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Insomnia

Insomnia is difficulty getting to sleep or staying asleep for long enough to feel refreshed the next morning, even though you've had enough opportunity to sleep. It's difficult to define what normal sleep is because everyone is different. Your age, lifestyle, environment and diet all play a part in influencing the amount of sleep you need. The most common symptoms of insomnia are: Difficulty in falling asleep. Waking up during the night. Waking up early in the morning. Feeling irritable and tired and finding it difficult to function during the day

Insomnia can be acute (short-term) or chronic (ongoing). Acute insomnia is common and often is brought on by situations such as stress at work, family pressures, or a traumatic event. Acute insomnia lasts for days or weeks.

Chronic insomnia lasts for a month or longer. Most cases of chronic insomnia are secondary, which means they are the symptom or side effect of some other problem. Certain medical conditions, medicines, sleep disorders, and substances can cause secondary insomnia.

In contrast, primary insomnia isn't due to medical problems, medicines, or other substances. It is its own distinct disorder, and its cause isn’t well understood. Many life changes can trigger primary insomnia, including long-lasting stress and emotional upset. It is often difficult to ascertain whether insomnia is “primary” or “secondary” to another condition; however, research suggests that insomnia can be successfully treated in either case. This is particularly relevant among older adults because about 70% of older adults with insomnia have comorbid psychiatric disorders, medical conditions, take medications that impact sleep or use alcohol or drugs.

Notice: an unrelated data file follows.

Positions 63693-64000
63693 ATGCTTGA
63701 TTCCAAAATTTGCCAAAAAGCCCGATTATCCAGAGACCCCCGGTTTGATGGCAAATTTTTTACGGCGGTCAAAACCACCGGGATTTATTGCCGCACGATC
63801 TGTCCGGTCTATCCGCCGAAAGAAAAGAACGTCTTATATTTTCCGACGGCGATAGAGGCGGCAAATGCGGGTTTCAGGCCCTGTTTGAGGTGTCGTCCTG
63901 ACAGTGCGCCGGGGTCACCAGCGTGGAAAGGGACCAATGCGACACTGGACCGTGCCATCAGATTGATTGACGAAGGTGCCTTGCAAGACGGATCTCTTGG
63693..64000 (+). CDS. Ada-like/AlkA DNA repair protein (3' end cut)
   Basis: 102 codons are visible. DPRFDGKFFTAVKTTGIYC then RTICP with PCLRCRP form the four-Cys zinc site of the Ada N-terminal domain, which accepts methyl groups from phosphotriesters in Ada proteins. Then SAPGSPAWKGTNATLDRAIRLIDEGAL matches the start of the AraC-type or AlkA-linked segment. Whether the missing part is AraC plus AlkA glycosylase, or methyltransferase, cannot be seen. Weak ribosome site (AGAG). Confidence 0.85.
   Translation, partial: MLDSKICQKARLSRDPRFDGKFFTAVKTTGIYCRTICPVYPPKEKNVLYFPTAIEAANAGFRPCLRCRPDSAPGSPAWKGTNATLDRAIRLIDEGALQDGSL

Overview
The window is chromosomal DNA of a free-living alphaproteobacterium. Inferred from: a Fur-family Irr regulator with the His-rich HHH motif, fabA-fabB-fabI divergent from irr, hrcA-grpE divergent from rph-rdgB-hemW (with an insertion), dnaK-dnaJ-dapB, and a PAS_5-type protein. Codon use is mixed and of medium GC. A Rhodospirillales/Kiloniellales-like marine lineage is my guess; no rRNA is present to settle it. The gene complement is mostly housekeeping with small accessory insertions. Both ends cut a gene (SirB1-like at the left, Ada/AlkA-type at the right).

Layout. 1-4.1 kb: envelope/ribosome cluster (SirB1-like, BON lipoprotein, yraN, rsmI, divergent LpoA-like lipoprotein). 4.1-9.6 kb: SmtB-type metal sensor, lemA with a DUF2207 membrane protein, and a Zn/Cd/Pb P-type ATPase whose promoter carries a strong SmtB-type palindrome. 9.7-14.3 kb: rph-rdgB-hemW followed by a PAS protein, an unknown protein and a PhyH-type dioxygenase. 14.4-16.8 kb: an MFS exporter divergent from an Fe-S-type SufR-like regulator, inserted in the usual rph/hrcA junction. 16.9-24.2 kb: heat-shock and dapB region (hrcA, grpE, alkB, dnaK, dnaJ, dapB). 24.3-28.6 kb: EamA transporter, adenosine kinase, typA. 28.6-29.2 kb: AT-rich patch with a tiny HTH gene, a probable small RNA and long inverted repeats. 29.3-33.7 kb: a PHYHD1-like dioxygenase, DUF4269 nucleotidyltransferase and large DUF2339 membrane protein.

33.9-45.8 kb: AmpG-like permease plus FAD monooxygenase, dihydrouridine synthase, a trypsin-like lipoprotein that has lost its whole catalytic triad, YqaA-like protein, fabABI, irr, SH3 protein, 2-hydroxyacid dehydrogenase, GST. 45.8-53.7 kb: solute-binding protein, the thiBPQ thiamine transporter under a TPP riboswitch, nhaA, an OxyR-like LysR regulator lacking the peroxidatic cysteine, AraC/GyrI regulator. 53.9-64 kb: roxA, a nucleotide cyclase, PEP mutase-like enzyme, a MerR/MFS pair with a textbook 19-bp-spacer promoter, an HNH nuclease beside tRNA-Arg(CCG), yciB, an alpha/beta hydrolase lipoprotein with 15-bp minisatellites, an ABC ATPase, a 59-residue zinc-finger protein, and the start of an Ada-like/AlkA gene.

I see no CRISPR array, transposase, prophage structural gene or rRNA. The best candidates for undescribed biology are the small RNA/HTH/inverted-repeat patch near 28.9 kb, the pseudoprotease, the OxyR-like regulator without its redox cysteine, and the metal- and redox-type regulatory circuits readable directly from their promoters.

Insomnia can take several forms. Sleep-onset insomnia (difficulty falling asleep) is most common in younger adults, whereas sleep maintenance insomnia (difficulty staying asleep) and early morning awakening are more common in older adults. Insomnia can be transient, lasting a few days or weeks; however, many older adults experience insomnia for years.

Studies estimate that the prevalence of insomnia in the general population ranges from 10 to 20%. Rates among older adults appear much higher, with some studies showing rates as high as 40%. Importantly, older adults with medical conditions and depression are particularly at risk for insomnia. Healthy older adults have rates of insomnia similar to the overall adult population.

One reason older adults may be at higher risk for insomnia is that sleep itself changes with advancing age. Sleep latency (time to fall asleep) increases, early morning awakenings are more common, deep sleep (stages 3–4) decreases, and sleep efficiency (time asleep while in bed) is reduced. Because older people spend less time in the deeper stages of sleep and more time in the lighter stages of sleep, they are more likely to awaken, for example, from noise in the environment.

Insomnia can cause daytime sleepiness and a lack of energy. It also can make you feel anxious, depressed, or irritable. You may have trouble focusing on tasks, paying attention, learning, and remembering. These problems can prevent you from doing your best at work or school.

Re-Timer provides a UV-free green light source shown in university trials to be the optimal wavelength to re-time the circadian rhythm, allowing you to achieve a sleep rhythm that is in your own control.